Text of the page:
Thursday, June 21, 2007

Personal Financial Security Protocols

Note: The following is a work in progress. Comments are greatly appreciated.

There is an old saying, "The cobbler's children have no shoes", implying that experts in a field often neglect their own discipline in their daily lives. For me, as a security "expert", this is not the case. I have a rich and complex set of personal protocols for dealing with financial matters, including protecting my bank accounts, savings, and credit cards. I deliberately designed these protocols to balance security and convenience.

I began with a simple observation: I want to minimize my costs in a security breach. And costs to me can be reduced by either preventing security incidents or ensuring that some other party, not myself, is responsible for the lost. Thus my attitude towards my credit cards, my bank account, and brokerage account are all substantially different.

Credit Cards

I am generally rather cavalier about my credit card. I happily use online shopping, and will even email my credit card number when making a reservation at a small hotel. True, I'm not going to post the number on the Web, but I won't otherwise hesitate to use my credit card and don't take any extra care in safeguarding this information.

Why? Simply because it is not my money at stake!

Until I write the check to the credit card company, it is the credit card company's money. In case of fraud, I am able to dispute the fraudulent transaction before I have to write the check, leaving the credit card company on the hook for all but $50 (in theory) or $0 (in practice). I had this occur once, with a $5 fraudulent charge, and the process of disputing the charge was painless. Rather, it is the merchants who need to take care in accepting credit cards as the merchant ultimately carries the cost of fraud.

Bank Account and ATM Cards

My casual attitude towards my credit cards is sharply contrasted by my attitude towards my ATM card. My ATM card is ATM-only, without a Visa or MasterCard logo. With a "check" card, where the transaction goes through the credit card system, all an attacker needs are the numbers on the card. In contrast, the ATM network requires the PIN number as well as the card's information.

Additionally, I only use my ATM card at a bank branch's ATM (ideally my bank's branches). And even at these ATMs, I physically examine the slot where the ATM card enters to see if someone has attached a card skimmer (a device to read the card as it is inserted into the machine). I NEVER use my ATM card at grocery stores or other stores, as there have been several break-ins where attackers have managed to capture ATM cards as well as credit cards.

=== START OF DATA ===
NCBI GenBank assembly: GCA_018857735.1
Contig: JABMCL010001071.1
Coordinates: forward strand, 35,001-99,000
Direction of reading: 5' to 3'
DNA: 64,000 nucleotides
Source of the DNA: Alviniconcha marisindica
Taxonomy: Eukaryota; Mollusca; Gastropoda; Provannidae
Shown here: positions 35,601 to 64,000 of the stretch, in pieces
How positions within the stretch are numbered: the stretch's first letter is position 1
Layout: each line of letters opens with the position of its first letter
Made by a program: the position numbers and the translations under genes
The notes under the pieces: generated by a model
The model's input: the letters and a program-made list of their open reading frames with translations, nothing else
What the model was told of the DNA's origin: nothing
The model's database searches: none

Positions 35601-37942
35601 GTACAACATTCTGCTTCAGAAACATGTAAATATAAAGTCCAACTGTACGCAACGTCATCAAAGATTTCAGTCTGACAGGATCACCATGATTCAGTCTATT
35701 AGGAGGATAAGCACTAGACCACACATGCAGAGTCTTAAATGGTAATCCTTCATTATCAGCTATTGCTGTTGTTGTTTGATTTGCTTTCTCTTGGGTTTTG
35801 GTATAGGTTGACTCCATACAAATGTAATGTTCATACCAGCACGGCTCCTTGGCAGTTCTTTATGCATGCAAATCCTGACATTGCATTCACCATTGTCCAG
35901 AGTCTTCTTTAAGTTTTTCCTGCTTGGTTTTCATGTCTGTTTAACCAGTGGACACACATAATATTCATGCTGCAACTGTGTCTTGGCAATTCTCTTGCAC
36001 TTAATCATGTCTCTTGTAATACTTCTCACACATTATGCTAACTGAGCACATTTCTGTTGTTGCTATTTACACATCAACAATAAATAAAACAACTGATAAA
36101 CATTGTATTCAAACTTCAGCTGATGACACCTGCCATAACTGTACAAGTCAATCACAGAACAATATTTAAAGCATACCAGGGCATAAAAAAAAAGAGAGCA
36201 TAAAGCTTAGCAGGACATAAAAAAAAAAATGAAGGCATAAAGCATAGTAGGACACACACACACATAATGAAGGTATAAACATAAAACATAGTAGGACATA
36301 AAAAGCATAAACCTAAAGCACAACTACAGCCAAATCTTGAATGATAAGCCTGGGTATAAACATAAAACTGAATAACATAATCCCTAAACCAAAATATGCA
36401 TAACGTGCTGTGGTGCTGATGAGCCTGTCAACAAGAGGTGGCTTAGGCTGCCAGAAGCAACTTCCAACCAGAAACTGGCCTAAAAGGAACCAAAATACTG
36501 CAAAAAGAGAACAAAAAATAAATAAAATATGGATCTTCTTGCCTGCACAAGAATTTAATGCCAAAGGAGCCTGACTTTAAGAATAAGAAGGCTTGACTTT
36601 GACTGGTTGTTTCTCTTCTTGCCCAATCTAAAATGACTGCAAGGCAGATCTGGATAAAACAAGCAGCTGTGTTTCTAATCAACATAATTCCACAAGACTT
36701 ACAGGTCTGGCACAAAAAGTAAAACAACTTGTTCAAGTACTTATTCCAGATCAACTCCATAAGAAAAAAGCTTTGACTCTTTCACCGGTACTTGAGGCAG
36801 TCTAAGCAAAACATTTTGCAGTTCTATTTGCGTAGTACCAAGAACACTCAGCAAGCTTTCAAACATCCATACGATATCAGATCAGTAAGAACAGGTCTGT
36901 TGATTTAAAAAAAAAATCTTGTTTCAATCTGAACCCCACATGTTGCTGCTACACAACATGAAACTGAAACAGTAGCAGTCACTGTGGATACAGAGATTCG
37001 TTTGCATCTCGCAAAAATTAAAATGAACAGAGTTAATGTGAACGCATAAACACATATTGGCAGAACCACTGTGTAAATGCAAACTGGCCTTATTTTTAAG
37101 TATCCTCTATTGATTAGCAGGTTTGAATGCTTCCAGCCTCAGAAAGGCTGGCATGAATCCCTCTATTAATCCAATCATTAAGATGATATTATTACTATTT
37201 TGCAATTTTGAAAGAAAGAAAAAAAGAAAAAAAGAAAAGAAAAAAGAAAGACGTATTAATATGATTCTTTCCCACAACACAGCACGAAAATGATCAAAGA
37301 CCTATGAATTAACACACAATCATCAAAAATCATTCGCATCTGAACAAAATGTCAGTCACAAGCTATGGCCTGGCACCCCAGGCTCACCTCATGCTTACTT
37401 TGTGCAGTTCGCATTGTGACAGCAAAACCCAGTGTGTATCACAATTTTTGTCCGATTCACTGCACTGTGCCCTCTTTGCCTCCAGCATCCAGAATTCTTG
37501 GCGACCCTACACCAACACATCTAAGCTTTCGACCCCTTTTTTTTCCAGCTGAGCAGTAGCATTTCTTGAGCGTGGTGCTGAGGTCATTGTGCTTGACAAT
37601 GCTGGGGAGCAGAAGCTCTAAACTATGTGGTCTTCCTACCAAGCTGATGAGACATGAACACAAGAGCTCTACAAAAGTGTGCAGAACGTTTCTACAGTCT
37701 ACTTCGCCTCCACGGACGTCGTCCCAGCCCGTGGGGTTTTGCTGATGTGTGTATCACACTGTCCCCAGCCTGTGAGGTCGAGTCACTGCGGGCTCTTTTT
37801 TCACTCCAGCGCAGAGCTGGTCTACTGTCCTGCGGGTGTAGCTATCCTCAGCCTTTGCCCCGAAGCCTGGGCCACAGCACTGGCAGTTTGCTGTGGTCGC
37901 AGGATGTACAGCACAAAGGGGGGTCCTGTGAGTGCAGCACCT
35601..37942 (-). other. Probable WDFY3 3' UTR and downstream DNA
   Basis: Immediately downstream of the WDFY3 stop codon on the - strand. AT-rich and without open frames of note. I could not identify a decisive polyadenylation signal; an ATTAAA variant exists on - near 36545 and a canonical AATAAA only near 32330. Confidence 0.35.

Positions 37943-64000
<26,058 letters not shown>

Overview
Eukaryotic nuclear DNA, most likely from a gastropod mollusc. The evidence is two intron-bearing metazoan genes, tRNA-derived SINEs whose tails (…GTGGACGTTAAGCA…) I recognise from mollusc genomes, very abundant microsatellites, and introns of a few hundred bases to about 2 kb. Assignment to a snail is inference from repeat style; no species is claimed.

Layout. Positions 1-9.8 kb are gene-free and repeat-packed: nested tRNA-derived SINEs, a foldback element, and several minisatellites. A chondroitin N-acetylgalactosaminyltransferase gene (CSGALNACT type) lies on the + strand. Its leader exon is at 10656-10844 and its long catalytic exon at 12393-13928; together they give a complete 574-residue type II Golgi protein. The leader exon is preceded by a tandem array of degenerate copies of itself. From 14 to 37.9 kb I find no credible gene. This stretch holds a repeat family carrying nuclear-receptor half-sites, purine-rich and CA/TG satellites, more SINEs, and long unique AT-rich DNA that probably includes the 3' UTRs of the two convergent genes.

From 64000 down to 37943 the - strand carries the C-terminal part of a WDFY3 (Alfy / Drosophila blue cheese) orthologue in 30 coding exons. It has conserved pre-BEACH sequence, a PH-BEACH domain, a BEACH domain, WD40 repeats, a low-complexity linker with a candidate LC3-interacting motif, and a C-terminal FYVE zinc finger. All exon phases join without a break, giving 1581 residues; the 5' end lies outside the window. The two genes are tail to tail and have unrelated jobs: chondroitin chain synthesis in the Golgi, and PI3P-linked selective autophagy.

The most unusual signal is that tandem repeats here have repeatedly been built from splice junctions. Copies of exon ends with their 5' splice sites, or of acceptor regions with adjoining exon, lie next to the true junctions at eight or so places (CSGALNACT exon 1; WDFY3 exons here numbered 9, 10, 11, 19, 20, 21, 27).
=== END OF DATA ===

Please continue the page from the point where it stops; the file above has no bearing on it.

Why should I care? Although the fraud protections for ATM/check cards are as good as credit cards, until the dispute is resolved it is my money that is missing, not the banks. If someone fraudulently used my credit card, the worst case would be the card stops working (and I have two cards). If someone fraudulently accessed my bank account my rent check might bounce before I found out. Thus I need to minimize the chance of a breach.

I also do not use any automated or online bill pay or online banking, except for a couple which go to a credit card. My banking and bill payments are all done in person or through the mail. There are too many bots and key logger in this world for me to trust online banking and there is significant comfort in having a real paper-trail for any potentially disputed transaction.

Finally, when I do pay my bills by mail, I drop off the envelopes in a locked mailbox rather than leaving them for the postman to pick up. It is far too easy for someone to steal some checks and modify them if they are out in the open.

Brokerage Account

The one exception to the "No Online Banking" rule is my brokerage account, as the web site provides the only effective interface for managing the account. Fortunately I only need to access it once every few months, as I follow the general economic advice of "Buy index funds and/or CDs and just let them sit" as I know I'm incapable of reliably beating the market.